Business Health & Science Startup AR

Spiritum Solutions

by Julia Trupp

When the UA Little Rock sends students to conferences and competitions, they don’t come to play. They come to represent their school pride, talent, hard work and determination. And they do it well. And that’s exactly what four University of Arkansas at Little Rock students did at the Governor’s Cup Business Plan competition in April, with their award-winning company Spiritum Solutions.

Nicholas Lester, 22, and Noah Asher, 21, hatched the idea for the company when they decided to go forward with competition plans in the Governor’s Cup. In the summer of 2017, they signed an option agreement for a technology from University of Arkansas for Medical Sciences (UAMS) Bioventures, formed an LLC, and built a business plan around the technology, Asher said. Once they went through the Delta I-Fund early-stage accelerator program the following fall semester, they realized the technology they had built their company around wasn’t effective. So, with customer feedback, they designed their own technology that would likely meet their customers needs.

“Part of our process in developing this technology was meeting with potential customers and end users to try and understand what their needs were and some of the problems they were facing in their day-to-day jobs,” Asher said. “This allowed us to design our technology so that it could meet all of the requirements the people using our device would have and it would solve the biggest problems they to regularly deal with.”

The device, nicknamed the NuET Tube (pronounced nu-ee-tee tube), aims to help critical care wards treat ventilated patients (like in the ICU or NICU) and prevent adverse patient events like unplanned extubations, Asher said.

The Spiritum Solutions team, from left: Noah Asher, Ingrid Helgestad, Kiauana Rome and Nicholas Lester.

There is no adequate solution for effectively securing an endotracheal (ET) tube, he said. The company’s aim is to provide a simple, safe medical device that doctors and health care professionals can insert and adjust quickly without the threat of patient injury or wasted time.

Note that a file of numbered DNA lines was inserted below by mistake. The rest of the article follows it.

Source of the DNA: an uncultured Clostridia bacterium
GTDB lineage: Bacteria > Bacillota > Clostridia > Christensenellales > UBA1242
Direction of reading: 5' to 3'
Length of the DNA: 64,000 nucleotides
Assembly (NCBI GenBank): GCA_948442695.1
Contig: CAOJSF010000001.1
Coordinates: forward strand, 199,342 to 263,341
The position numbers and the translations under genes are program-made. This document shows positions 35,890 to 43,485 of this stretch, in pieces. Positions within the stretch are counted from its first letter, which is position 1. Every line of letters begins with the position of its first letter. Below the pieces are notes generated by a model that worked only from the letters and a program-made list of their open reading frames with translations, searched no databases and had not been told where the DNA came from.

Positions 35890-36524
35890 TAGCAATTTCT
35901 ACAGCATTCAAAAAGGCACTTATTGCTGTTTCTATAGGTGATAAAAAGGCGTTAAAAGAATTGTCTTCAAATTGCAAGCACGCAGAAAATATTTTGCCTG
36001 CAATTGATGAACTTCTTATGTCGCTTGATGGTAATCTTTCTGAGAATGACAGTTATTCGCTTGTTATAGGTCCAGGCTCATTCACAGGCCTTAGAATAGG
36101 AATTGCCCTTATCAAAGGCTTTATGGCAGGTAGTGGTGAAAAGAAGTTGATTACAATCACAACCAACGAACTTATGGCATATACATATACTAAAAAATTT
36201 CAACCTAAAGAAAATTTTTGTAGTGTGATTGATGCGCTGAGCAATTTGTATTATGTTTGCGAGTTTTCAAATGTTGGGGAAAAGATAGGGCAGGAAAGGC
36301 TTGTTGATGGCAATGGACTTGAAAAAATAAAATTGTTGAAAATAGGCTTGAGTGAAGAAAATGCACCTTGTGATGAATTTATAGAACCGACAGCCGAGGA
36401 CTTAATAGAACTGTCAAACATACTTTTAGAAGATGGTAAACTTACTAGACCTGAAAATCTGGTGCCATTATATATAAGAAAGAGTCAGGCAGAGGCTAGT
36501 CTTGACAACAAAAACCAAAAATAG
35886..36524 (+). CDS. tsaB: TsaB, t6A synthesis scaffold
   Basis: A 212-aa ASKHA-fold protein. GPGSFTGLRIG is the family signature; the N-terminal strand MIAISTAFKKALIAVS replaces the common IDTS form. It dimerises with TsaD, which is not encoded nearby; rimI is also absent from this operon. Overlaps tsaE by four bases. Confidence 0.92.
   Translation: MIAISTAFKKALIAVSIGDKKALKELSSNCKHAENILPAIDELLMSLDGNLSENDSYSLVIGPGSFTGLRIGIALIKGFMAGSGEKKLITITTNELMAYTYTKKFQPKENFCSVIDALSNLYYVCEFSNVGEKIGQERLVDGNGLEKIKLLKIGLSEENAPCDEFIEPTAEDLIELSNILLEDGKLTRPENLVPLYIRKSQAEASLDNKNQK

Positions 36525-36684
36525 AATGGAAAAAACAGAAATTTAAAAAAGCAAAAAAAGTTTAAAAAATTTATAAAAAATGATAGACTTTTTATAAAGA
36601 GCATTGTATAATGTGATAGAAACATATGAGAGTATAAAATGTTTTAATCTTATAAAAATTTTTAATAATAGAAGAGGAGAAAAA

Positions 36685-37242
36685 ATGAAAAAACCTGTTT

Lester and Asher have a history together as business students, so starting the company together made sense. “Due to the nature of our business, we knew we needed a person with experience in health sciences,” Asher said. They brought in Ingrid Helgestad, a junior biochemistry major with medical experience and involvement in the same honors program as Noah. Their fourth teammate, senior marketing student Kiauna Rome, came into the group in January 2018 to help with the marketing aspect for the upcoming Governor’s Cup.

Lester also came with experience from the Governor’s Cup two years ago, but this was the full team’s first time attending and competing. They won first place in the Undergraduate Division and the first place prize of $25,000. They also took home first place in the elevator pitch competition for the Undergraduate Division and the first place prize of $2,000. Along with their governor’s cup successes, Spiritum Solutions has raised over $100,000 of capital to date, Asher said. This includes a Phase 0 Small Business Innovation Research (SBIR) grant from the National Science Foundation.

The Spiritum Solutions team continues to develop the company technology to bring to market. They are going through the National Science Foundation’s I-CORPS program, and from there they have been accepted into a three-month advanced medical start-up program in Memphis, which takes place this summer.

(Pictured at top: Asher, second from right, accepts the team’s award for best elevator pitch alongside Arkansas Capital Corporation CEO Rush Deacon, Delta Plastics CEO Dhu Thompson and Arkansas Lt. Gov. Tim Griffin.) 

Leave a Comment